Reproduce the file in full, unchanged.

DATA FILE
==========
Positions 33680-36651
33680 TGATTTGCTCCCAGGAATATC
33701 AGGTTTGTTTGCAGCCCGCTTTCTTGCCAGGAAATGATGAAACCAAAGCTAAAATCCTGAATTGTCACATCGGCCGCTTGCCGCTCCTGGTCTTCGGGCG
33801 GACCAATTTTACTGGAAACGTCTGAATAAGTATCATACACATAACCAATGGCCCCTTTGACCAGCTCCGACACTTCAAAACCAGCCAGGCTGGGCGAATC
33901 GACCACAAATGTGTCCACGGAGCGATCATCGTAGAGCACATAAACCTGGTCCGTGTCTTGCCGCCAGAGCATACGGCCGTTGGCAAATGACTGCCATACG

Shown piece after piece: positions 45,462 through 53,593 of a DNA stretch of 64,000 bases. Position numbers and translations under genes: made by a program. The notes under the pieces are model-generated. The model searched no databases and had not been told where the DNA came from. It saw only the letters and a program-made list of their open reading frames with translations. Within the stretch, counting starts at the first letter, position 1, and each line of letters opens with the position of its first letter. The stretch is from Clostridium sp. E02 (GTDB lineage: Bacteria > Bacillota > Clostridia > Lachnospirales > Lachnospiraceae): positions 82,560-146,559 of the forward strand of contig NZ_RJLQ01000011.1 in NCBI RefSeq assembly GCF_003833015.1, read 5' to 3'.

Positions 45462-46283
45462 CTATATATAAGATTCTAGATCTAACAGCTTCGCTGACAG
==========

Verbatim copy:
Positions 33680-36651
33680 TGATTTGCTCCCAGGAATATC
33701 AGGTTTGTTTGCAGCCCGCTTTCTTGCCAGGAAATGATGAAACCAAAGCTAAAATCCTGAATTGTCACATCGGCCGCTTGCCGCTCCTGGTCTTCGGGCG
33801 GACCAATTTTACTGGAAACGTCTGAATAAGTATCATACACATAACCAATGGCCCCTTTGACCAGCTCCGACACTTCAAAACCAGCCAGGCTGGGCGAATC
33901 GACCACAAATGTGTCCACGGAGCGATCATCGTAGAGCACATAAACCTGGTCCGTGTCTTGCCGCCAGAGCATACGGCCGTTGGCAAATGACTGCCATACG

Shown piece after piece: positions 45,462 through 53,593 of a DNA stretch of 64,000 bases. Position numbers and translations under genes: made by a program. The notes under the pieces are model-generated. The model searched no databases and had not been told where the DNA came from. It saw only the letters and a program-made list of their open reading frames with translations. Within the stretch, counting starts at the first letter, position 1, and each line of letters opens with the position of its first letter. The stretch is from Clostridium sp. E02 (GTDB lineage: Bacteria > Bacillota > Clostridia > Lachnospirales > Lachnospiraceae): positions 82,560-146,559 of the forward strand of contig NZ_RJLQ01000011.1 in NCBI RefSeq assembly GCF_003833015.1, read 5' to 3'.

Positions 45462-46283
45462 CTATATATAAGATTCTAGATCTAACAGCTTCGCTGACAG